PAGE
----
Saying “no” at work isn’t easy. At least it’s not easy to do without compromising relationships, creating conflict or dinging your reputation. In my experience, most of us get it badly wrong. Do you recognize any of these people?
Dr. No – A colleague who has zero tolerance for incoming requests. It’s an automatic “no” every time, no matter what.
Mr. Yes, Yes, Yes – A colleague who doesn’t have the courage to say “no” but can never actually fulfill a request because they’ve said “Yes” to everything.
Mr. “Talk to my boss” – A colleague who just punts requests to his or her boss to make all the hard choices on their behalf.
These approaches are as flawed as they are common. If you see yourself in one of them, don’t be alarmed, saying “no” the right way, is one of the toughest lessons we need to learn. In certain areas of a company, like Marketing, IT and HR, learning to say “no” is vital to your effectiveness and to your sanity. In fact, one of the most common questions I ask in interviews is “how do you say “no” when a colleague approaches you with a request you cannot fulfill?”.
I’ve spent most of my career trying to figure out how to say “no” the right way. And I will admit up front, that there aren’t many easy answers. I can’t give you a quick tip on how to say “no” without upsetting anyone. It’s just not that simple. But what I can do, is share the mindset I take when saying “no” and give you four approaches that have worked well for me.
The question for today: How to say “no” at work?
There is no easy way to say “no”. I’d love to tell you I have the magic formula to push back on people and requests without creating conflict. I’d love to share the perfect email template for telling a person you won’t be able to help them. Unfortunately, that’s not reality. Saying “no” is a delicate matter. Its nuanced. Doing it right requires years of practice (read: failure). I have no magic pill for you, but I can help get you in the right mindset and share some tips that will help make it a bit easier.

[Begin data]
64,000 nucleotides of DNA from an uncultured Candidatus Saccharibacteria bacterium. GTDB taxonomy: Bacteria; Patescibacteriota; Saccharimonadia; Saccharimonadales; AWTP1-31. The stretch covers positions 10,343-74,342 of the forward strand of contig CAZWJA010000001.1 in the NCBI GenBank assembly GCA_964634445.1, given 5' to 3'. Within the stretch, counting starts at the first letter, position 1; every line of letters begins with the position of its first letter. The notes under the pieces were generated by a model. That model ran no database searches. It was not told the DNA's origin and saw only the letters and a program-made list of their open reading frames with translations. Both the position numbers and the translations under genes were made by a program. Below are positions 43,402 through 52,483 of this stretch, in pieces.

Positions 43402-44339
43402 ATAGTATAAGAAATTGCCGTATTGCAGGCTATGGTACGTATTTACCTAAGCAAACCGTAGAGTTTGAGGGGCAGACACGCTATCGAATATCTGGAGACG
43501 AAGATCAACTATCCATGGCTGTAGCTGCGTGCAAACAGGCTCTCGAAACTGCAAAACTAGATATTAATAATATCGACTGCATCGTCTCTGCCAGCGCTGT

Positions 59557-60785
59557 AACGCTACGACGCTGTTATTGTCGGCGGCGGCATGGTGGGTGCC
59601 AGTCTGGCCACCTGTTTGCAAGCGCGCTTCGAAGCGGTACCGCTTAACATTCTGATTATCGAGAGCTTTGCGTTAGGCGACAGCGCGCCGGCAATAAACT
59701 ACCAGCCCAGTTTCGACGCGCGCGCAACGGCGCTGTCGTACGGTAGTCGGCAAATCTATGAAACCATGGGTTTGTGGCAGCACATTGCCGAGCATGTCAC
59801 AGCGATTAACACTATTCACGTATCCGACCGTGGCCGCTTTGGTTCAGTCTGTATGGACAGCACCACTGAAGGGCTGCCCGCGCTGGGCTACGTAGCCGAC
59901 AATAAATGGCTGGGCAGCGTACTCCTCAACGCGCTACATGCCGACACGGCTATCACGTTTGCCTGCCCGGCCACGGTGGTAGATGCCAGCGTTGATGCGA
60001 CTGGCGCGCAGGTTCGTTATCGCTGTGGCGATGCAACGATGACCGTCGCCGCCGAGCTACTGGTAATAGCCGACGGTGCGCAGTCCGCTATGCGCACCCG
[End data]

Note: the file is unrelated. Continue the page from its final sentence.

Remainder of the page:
Here are my four tips for how to say “no” at work the right way:
The biggest reason employees struggle to accommodate mountains of inbound requests is that they haven’t communicated their own plans effectively enough. They fail to get their colleagues excited about what they are doing, so people feel compelled to come up with their own ideas and ask you to support them. You shouldn’t assume colleagues on your team and in other departments know what you’re working on. They probably have no idea. If you haven’t made a point of getting them excited about your plan, they probably assume you don’t have one.
My recommendation is to spend more time evangelizing your own plans across the company. When people are excited and invested in your plan, they’re much less likely to come to you to help support other initiatives and ideas.